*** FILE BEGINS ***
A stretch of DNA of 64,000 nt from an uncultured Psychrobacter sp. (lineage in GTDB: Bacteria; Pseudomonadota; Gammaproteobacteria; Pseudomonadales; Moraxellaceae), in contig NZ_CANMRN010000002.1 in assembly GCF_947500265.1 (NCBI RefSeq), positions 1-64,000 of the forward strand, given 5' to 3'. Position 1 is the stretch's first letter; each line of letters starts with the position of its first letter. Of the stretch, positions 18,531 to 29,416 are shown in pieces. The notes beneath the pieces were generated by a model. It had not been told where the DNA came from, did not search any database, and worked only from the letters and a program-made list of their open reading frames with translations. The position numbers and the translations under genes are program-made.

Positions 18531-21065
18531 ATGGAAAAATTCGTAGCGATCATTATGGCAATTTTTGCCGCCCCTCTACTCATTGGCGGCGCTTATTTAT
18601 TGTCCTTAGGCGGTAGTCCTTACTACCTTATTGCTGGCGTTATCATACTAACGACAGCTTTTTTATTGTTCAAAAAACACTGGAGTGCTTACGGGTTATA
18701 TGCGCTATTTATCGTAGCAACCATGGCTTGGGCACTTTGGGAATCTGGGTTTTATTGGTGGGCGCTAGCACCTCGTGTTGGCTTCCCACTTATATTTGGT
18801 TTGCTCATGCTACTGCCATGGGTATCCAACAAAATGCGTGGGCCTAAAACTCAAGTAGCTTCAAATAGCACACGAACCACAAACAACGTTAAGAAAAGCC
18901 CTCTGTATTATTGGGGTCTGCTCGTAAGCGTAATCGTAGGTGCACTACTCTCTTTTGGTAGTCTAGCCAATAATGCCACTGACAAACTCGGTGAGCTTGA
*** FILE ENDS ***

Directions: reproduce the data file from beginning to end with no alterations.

A stretch of DNA of 64,000 nt from an uncultured Psychrobacter sp. (lineage in GTDB: Bacteria; Pseudomonadota; Gammaproteobacteria; Pseudomonadales; Moraxellaceae), in contig NZ_CANMRN010000002.1 in assembly GCF_947500265.1 (NCBI RefSeq), positions 1-64,000 of the forward strand, given 5' to 3'. Position 1 is the stretch's first letter; each line of letters starts with the position of its first letter. Of the stretch, positions 18,531 to 29,416 are shown in pieces. The notes beneath the pieces were generated by a model. It had not been told where the DNA came from, did not search any database, and worked only from the letters and a program-made list of their open reading frames with translations. The position numbers and the translations under genes are program-made.

Positions 18531-21065
18531 ATGGAAAAATTCGTAGCGATCATTATGGCAATTTTTGCCGCCCCTCTACTCATTGGCGGCGCTTATTTAT
18601 TGTCCTTAGGCGGTAGTCCTTACTACCTTATTGCTGGCGTTATCATACTAACGACAGCTTTTTTATTGTTCAAAAAACACTGGAGTGCTTACGGGTTATA
18701 TGCGCTATTTATCGTAGCAACCATGGCTTGGGCACTTTGGGAATCTGGGTTTTATTGGTGGGCGCTAGCACCTCGTGTTGGCTTCCCACTTATATTTGGT
18801 TTGCTCATGCTACTGCCATGGGTATCCAACAAAATGCGTGGGCCTAAAACTCAAGTAGCTTCAAATAGCACACGAACCACAAACAACGTTAAGAAAAGCC
18901 CTCTGTATTATTGGGGTCTGCTCGTAAGCGTAATCGTAGGTGCACTACTCTCTTTTGGTAGTCTAGCCAATAATGCCACTGACAAACTCGGTGAGCTTGA